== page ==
parrot feather watermilfoil
Myriophyllum aquaticum or M. brasiliense
Scientific name(s): Myriophyllum aquaticum or M. brasiliense
Common Name(s): Parrot feather watermilfoil
History: Parrot feather waterfoil is an invasive species found in many subtropical and warm-climate regions but has been found as far north as the UK. The earliest record of this weed in the United States in 1906 in Florida. This invasive species is usually found in small bodies of water such as irrigation channels, streams and creek. Parrot feather impedes flow, causes water deoxygenation and other environmental problems.
Roots: Long thin roots are found on the parrot feather plants
Stems and Leaves: The stems of parrot feather float over the top of the water and form dense tangled bundles of plant material. Stems can stand up to five feet while leaves are 1.5 to 5 cm. The leaves are feather-like, grayish green and can extend 30 cm over the water. Leaves of the parrot feather typically have 20 or more linear divisions on each leaf.
Flowers and seeds: Parrot feather has small white flowers on the emergent shoot and are about 1/16 of an inch long.
Methods of Reproduction: The parrot feather reproduces by spreading fragments and from people intentionally planting this weed.
Environments favorable for infestation: Parrot feather watermilfoil prefers small bodies of water like creeks and streams or irrigation ditches.
Environmental impacts: Parrot feather causes water deoxygenation and can impede water flow in streams and irrigation ditches causing a higher chance of flooding in those areas.
Range: Parrot feather prefers tropical warm climates. It is spread throughout Australia, Africa and some parts of Europe naturally and is invasive in Kenya, Tanzania and has been found in 26 states in the United States.
Prevention: To prevent parrot feather in new areas it must be prohibited from sale by the water garden and aquaculture industries.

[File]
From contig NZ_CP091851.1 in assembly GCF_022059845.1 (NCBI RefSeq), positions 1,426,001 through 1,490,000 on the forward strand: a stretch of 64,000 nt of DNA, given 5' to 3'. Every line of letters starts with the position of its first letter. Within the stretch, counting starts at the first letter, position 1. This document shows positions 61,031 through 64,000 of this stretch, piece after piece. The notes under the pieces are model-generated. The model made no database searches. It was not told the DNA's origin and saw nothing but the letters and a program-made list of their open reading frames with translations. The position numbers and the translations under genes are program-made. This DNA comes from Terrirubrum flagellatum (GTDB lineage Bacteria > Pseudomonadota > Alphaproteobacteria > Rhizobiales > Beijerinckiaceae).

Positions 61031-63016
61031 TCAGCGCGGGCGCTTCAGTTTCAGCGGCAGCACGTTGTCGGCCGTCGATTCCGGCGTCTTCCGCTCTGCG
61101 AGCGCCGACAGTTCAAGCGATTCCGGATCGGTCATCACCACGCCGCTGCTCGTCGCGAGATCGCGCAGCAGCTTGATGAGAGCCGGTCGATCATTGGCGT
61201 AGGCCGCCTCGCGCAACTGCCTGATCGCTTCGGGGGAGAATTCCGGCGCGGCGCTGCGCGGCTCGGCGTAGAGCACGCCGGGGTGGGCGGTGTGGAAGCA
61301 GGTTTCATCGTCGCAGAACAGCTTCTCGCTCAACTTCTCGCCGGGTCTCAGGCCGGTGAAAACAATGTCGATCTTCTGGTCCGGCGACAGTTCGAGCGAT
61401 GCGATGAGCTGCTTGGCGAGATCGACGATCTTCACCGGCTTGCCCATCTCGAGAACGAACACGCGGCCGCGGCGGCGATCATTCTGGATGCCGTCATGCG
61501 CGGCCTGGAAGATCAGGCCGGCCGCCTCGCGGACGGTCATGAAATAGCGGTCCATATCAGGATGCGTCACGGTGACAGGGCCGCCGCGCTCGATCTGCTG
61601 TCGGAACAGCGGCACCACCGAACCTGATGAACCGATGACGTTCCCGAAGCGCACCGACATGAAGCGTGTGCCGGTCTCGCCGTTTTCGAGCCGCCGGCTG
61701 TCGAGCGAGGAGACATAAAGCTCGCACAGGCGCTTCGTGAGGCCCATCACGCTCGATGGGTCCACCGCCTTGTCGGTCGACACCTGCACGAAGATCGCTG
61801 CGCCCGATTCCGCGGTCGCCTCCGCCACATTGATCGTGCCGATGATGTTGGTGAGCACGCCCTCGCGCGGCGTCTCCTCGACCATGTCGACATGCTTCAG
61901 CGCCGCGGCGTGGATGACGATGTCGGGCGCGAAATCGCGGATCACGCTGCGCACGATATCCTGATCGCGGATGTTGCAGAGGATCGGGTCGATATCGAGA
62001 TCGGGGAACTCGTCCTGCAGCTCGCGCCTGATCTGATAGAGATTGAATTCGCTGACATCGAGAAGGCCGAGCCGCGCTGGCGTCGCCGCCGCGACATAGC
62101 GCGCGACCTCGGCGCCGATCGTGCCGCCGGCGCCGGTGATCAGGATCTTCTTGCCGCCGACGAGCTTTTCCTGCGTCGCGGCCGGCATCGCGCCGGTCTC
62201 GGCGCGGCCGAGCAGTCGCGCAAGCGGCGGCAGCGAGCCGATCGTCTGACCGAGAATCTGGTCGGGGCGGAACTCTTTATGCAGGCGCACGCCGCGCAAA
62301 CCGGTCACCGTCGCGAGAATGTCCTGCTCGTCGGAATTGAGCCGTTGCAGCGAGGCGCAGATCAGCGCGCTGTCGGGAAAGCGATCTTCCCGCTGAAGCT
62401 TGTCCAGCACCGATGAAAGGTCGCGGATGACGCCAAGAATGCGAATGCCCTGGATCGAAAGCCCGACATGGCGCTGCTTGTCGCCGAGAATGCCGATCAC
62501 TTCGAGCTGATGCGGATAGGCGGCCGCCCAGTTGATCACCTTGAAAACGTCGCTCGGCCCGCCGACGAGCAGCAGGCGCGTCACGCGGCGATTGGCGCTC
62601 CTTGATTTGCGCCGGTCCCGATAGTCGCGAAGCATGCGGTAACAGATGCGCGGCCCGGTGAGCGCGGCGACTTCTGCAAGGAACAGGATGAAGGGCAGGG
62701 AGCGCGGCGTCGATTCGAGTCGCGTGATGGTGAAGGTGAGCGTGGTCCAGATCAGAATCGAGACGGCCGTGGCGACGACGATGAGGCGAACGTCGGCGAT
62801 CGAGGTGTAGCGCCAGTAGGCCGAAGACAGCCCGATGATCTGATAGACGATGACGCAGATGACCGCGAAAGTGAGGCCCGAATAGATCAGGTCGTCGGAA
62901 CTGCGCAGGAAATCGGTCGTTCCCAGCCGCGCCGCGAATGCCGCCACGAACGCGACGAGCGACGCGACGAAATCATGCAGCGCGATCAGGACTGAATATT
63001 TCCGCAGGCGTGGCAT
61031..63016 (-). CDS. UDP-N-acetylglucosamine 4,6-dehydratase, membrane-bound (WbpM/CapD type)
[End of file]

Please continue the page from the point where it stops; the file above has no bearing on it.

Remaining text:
Mechanical: So far there is not a good way to prevent or control this weed physically. Cutting this plant only spreads it more and hand pulling offers little control and much labor put in to haul out the dense bundles of plants.
Biological: The grass carp (Ctenopharyngodon idella) and leaf feeding beetle (Lysathia spp.) have been used to control the Parrot feather weed. Although the grass carp is not recommended since fish generally avoid eating this plant due to its high tannin content. The leaf beetle has shown useful in South Africa but is not yet approved in the United States.
Chemical: Chemical control is challenging, because of the parrot's feather waxy surfaces a wetting agent is needed but can cause the plant to sink and cause the herbicide to wash off. The most successful to control this plant is 2,4-D, triclopyr, diquat, carfentrazone, imazapyr, and imazamox.
1. "Myriophyllum Aquaticum (parrot's feather)." Myriophyllum Aquaticum (parrot's Feather). N.p., n.d. Web. 15 June 2016. http://www.cabi.org/isc/datasheet/34939
2."Myriophyllum Aquaticum (parrot's Feather)." Myriophyllum Aquaticum (parrot's Feather). N.p., n.d. Web. 15 June 2016.
3. "Fact Sheet - Corophium Acherusicum." Fact Sheet - Corophium Acherusicum. N.p., n.d. Web. 15 June 2016.
4. United States. National Park Service. "Parrot-Feather (Myriophyllum Aquaticum)." National Parks Service. U.S. Department of the Interior, n.d. Web. 15 June 2016. https://www.nps.gov/plants/alien/pubs/midatlantic/myaq.htm
By: Cyris Robertson, 6-15-16.
mtwow.org Home Back to Weed ID